Some investors see the sharemarket and share buying as too complex and beyond their understanding. For this reason they opt for a professional fund manager. There is a widely-held belief that fund managers have the necessary experience and expertise to manage investors’ money better than they are able to. Fund managers would obviously like you to believe this, but recent research does not support this assertion.

According to research house and funds monitoring agency ASSIRT Pty Ltd., which measures fund manager performance, out of 59 managed funds in the diversified shares sector, 22 earned a lower return than the sharemarket average.

An individual investor has several advantages over fund managers. Most fund manager’s focus on the top 100 companies listed on the Australian Stock Exchange (ASX). This is because the fund manager’s deal in large share volumes and shares of the top companies are easy to sell. There are some good investment opportunities in the smaller companies that are suitable for individual investors, who do not have the same liquidity fears as large investors.

There are 1400 hundred companies listed on the ASX. At any one time you should not have more than 10 to 15 shares (from different companies) in your share portfolio. This means you should discard many companies and just invest in the ones you know well. This is because your portfolio will start to resemble the sharemarket itself if you have too many shares, and it will look as if you do not know what you are doing. The way you can test how well you know the business of a company, is to explain it to someone else in less than five minutes. If you cannot do this you should probably not invest in that particular company.

You need to gain an understanding of the business prospects of different companies. Once you understand a company’s business you will be able to assess its prospects in terms of its markets, the industry in which it is located, its management and its potential for future growth. You can know a company better than an institutional investor by acquiring publicly-available information, and then using logical reasoning to apply your knowledge.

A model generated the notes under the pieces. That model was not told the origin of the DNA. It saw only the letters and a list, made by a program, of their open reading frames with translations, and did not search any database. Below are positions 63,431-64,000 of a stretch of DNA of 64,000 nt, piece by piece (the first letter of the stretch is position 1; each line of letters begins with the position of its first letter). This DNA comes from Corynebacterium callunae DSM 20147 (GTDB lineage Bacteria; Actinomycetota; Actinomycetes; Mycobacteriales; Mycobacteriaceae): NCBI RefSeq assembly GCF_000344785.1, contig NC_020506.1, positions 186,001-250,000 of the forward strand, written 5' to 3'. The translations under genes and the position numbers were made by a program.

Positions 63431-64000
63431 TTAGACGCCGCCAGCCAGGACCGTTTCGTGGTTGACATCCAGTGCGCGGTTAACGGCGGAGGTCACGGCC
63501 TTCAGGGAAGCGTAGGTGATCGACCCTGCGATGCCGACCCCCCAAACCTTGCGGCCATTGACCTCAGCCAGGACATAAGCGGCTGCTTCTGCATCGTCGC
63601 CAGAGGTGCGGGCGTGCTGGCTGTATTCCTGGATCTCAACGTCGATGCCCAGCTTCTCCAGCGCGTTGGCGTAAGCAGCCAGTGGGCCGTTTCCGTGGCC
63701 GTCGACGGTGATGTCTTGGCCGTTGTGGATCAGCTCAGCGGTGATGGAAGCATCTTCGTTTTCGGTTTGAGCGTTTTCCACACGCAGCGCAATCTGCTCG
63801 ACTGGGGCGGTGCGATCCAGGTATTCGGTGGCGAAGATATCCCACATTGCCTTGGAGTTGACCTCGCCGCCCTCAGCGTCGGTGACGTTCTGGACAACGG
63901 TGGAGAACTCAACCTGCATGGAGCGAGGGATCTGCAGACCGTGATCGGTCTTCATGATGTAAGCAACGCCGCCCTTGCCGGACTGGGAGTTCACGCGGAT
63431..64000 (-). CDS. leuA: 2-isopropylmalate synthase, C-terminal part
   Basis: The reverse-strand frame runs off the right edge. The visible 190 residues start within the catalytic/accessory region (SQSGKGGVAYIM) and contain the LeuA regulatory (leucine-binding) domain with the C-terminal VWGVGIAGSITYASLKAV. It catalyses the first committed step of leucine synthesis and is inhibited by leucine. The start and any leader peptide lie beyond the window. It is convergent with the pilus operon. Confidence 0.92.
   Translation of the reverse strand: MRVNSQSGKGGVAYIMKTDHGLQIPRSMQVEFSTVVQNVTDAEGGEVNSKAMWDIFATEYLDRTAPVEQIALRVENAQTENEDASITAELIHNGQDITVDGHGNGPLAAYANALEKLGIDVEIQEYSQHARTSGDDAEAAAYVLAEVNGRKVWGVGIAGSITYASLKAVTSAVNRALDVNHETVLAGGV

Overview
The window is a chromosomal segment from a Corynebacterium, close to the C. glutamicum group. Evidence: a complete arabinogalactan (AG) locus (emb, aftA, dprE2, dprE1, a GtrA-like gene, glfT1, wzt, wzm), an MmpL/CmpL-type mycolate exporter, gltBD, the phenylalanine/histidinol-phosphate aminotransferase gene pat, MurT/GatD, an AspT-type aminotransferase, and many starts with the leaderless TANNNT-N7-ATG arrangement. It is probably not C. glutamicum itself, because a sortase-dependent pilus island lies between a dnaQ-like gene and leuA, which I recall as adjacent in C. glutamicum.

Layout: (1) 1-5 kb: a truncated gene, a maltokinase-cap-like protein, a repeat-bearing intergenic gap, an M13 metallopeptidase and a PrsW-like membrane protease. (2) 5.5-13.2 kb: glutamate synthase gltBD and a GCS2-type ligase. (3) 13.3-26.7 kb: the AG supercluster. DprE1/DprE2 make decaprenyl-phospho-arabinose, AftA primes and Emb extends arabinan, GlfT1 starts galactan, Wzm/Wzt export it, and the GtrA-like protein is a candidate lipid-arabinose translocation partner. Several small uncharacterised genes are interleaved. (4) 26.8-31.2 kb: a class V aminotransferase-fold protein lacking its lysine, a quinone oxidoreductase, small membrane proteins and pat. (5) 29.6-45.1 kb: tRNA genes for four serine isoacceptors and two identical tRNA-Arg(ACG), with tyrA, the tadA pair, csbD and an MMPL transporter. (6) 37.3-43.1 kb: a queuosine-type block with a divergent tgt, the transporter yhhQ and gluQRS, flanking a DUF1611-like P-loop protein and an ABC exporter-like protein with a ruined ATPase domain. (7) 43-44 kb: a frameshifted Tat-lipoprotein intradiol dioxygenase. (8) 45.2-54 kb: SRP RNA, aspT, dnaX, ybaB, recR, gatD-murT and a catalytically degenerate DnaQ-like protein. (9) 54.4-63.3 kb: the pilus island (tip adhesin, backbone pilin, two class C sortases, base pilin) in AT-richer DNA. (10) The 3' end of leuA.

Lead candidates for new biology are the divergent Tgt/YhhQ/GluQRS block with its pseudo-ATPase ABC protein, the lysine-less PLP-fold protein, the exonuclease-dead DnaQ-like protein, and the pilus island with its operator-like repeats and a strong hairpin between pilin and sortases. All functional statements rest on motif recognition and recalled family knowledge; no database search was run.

You need to be sure what you are buying and that you are paying less than the company is worth, i.e. the share price you buy at is undervalued. You can only do this by thoroughly researching the company you invest in and its environment. You should focus on companies that have a 10 to 20 year history of paying dividends that increase each year. If a company can do this you can reasonably expect them to keep increasing their dividends into the future. This indicates that the company is good for investing in.

Successful share investors have investment plans. This means that they:

Establish at the outset how much they will invest in the sharemarket.
Formulate a methodology for identifying undervalued shares.
Determine how much they can reasonably risk on any one investment.
Set in place mechanisms for minimizing losses.
The amount you choose to invest in the sharemarket will depend on the total funds you have available, the risks attached to investing in shares, your attitude to those risks, your need for current and future income, and your time horizon.

You do not need a lot of experience and expertise to invest in shares.
You may be better off being an individual investor than going through a professional fund manager. This is because you can invest in good quality shares of smaller companies that large investors would not touch.
You should invest in no more 10 to 15 different shares in your portfolio.
You need find out everything you can about a company’s business and its prospects for future growth. Look at the companies dividends over the last 10-20 years – if they keep increasing from year to year the company is probably good to invest in.
You need to have a sound investment plan.

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